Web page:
I’ve wanted Australia to become a republic for as long as I can remember.
In high school in 1999, I was desperately jealous of my older brother who got to vote in the referendum. Then I was bitterly disappointed when the plan was defeated, and mad that our head of state remained a distant Queen.
I still believe that we should embrace this change. But I’ve noticed that for many of my friends and contemporaries, the republic isn’t a priority.
Today every Australian state and territory leader, as well as both the Prime Minister and the Opposition Leader came out in support of a republic.
It should have been a watershed moment, but instead it felt like the nation collectively shrugged its shoulders and said “And?”.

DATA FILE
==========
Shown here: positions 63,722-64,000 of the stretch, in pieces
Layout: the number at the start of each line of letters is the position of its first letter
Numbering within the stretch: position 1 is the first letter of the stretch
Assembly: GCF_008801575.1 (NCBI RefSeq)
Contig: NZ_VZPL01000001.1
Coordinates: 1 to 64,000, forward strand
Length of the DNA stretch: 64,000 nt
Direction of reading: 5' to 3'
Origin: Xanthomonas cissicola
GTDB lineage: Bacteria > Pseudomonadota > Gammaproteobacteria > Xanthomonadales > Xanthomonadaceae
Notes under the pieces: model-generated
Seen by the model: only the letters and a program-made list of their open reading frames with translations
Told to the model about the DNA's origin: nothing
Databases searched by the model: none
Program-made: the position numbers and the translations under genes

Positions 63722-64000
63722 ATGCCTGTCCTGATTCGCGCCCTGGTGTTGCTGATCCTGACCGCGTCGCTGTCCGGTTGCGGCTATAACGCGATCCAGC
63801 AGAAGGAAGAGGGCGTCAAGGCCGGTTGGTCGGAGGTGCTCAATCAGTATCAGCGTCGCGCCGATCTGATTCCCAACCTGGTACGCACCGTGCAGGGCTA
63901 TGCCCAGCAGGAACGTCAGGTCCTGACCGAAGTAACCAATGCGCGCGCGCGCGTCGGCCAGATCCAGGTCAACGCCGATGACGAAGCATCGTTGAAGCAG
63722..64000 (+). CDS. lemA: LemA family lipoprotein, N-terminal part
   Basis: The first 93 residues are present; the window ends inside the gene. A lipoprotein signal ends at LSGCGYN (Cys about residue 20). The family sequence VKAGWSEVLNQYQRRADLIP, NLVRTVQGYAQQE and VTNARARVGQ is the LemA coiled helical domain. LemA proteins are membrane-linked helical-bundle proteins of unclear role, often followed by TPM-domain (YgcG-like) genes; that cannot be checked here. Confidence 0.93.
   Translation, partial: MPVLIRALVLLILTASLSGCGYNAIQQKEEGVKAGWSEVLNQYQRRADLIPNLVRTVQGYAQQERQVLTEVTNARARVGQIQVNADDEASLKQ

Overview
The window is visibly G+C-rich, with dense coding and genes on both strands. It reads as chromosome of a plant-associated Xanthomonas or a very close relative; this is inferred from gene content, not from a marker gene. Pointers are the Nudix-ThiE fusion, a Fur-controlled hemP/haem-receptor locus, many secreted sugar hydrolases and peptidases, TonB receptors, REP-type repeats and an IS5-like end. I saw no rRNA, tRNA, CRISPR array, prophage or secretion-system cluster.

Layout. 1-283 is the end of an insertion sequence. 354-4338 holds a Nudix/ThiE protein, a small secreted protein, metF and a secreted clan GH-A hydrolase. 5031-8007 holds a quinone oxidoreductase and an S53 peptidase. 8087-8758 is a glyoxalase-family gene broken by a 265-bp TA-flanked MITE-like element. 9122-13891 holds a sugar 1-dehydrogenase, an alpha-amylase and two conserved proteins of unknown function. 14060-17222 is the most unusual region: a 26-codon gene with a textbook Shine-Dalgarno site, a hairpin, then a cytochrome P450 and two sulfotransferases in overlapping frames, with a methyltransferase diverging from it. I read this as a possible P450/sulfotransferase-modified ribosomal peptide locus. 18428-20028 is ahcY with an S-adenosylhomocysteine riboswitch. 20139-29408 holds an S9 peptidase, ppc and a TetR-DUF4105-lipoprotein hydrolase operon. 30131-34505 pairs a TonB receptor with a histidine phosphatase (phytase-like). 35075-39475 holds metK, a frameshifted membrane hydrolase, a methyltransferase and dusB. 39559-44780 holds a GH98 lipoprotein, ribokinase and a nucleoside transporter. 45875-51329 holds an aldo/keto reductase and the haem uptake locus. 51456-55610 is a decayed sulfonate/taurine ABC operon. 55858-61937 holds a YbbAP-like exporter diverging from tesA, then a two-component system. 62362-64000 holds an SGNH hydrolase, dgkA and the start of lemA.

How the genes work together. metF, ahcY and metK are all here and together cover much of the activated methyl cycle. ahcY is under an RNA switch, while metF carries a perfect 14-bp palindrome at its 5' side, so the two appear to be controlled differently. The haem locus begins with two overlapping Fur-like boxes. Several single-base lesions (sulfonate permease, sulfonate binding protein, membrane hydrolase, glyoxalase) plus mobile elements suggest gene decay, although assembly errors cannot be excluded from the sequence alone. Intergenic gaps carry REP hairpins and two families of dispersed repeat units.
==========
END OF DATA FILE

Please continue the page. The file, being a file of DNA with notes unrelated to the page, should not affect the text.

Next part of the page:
Younger Australians in particular seem to have largely dropped the baton on the republic, and I am not surprised.
A 2015 survey of Australian attitudes found that 54 per cent of Australians favour a republic. Of them, 29 per cent strongly favour one.
The same poll asked people what they thought the big issues facing the nation were. The top five answers were economy and jobs, better government, immigration, the environment and global warming, and terrorism.
The republic didn’t even get a category.
Republicans might be the majority. But young Australians are not as enthusiastic as older ones.
In 2013, the ABC’s Vote Compass asked people whether they believed Australia should become a republic and the group who was least enthusiastic were Australians aged 18-34.
Almost 40 per cent were against it, and a further 27.8 per cent were “neutral”. The cohort also had the lowest number (32.8 per cent) in favour of a republic.